The conventional mass value of a body is equal to the mass mc of a standard that balances this body under conventionally chosen conditions. The unit of the quantity "conventional mass" is the kilogram
The conventionally chosen conditions are:
tref = 20 C 0 = 1.2 kg m-3 c = 8 000 kg m-3
The conventional mass has the same unit as mass, because its values are defined through the multiplication of a mass by a dimensionless quantity.
If the mass of a weight is known (e.g. from a calibration certificate) its conventional mass can be calculated according to this definition from the following formula:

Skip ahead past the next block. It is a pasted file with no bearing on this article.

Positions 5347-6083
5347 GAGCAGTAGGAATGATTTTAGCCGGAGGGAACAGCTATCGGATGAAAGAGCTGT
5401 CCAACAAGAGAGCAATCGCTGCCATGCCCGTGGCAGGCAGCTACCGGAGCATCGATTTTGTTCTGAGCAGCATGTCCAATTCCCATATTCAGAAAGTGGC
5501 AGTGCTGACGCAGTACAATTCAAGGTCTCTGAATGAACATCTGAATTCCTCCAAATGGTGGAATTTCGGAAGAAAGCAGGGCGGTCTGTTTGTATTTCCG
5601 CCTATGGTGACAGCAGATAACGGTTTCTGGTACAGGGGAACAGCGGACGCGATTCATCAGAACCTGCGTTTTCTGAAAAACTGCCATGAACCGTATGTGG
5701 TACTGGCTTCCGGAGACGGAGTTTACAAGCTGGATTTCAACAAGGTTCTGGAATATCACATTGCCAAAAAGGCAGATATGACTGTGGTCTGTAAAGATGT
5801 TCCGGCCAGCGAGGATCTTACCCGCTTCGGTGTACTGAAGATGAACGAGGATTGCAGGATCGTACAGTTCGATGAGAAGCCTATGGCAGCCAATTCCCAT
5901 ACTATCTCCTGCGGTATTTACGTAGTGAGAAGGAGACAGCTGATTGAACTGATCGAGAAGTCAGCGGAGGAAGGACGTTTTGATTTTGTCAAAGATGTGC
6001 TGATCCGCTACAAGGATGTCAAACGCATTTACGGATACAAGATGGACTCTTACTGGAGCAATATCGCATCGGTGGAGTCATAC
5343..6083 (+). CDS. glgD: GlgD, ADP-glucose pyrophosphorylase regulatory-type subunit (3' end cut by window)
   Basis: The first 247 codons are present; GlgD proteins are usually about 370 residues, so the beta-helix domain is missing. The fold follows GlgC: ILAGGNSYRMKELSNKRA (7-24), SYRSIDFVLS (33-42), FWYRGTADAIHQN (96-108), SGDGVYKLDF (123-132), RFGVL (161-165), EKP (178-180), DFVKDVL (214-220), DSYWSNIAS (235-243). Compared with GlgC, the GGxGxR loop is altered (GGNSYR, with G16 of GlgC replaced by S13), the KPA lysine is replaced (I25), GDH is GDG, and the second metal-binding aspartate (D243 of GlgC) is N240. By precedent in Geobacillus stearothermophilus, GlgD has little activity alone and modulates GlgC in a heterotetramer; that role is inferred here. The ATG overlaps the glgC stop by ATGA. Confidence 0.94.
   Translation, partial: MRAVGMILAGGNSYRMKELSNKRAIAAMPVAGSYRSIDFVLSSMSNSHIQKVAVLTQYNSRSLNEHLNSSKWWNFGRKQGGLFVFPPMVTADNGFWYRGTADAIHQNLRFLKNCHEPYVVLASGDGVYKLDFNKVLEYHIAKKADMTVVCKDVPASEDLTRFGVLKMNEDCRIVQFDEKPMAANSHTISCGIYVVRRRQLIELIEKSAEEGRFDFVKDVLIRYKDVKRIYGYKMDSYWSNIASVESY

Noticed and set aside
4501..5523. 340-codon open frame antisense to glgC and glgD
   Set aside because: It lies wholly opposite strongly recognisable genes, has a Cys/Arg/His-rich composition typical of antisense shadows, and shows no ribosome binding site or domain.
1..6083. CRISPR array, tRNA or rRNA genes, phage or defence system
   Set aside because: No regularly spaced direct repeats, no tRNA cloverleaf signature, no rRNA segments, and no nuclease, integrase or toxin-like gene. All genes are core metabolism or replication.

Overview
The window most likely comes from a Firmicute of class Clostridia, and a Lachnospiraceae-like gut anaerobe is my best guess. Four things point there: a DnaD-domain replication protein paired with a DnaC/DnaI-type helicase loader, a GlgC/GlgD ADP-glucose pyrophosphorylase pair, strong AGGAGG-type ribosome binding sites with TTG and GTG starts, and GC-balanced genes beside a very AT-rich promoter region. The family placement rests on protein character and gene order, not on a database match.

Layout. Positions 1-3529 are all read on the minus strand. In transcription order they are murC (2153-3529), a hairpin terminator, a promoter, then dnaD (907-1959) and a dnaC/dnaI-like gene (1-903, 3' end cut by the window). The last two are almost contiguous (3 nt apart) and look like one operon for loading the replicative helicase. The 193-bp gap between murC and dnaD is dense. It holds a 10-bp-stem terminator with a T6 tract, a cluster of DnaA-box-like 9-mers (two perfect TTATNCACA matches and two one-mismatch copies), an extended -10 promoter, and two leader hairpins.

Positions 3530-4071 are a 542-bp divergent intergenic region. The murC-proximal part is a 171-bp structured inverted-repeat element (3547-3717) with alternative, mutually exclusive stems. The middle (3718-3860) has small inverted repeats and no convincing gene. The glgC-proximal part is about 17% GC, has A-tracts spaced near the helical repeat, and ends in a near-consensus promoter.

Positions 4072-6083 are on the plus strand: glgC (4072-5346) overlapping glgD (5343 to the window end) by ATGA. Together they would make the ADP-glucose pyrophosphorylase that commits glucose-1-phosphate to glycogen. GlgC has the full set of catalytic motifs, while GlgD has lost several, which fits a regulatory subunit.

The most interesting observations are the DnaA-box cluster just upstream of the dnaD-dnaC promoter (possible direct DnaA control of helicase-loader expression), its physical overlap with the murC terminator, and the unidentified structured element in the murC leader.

This definition shows that the conventional mass of a weight made of stainless steel which has a density close to = 8000 kg m-3 deviates from its mass by only a small amount.
For other materials, the relative deviation of mc from m ranges from about – 3 10-4 for aluminium to + 10-4 for platinum. Nevertheless, the difference between the conventional mass value of a weight and its physical mass can be significant even for weights made of stainless steel.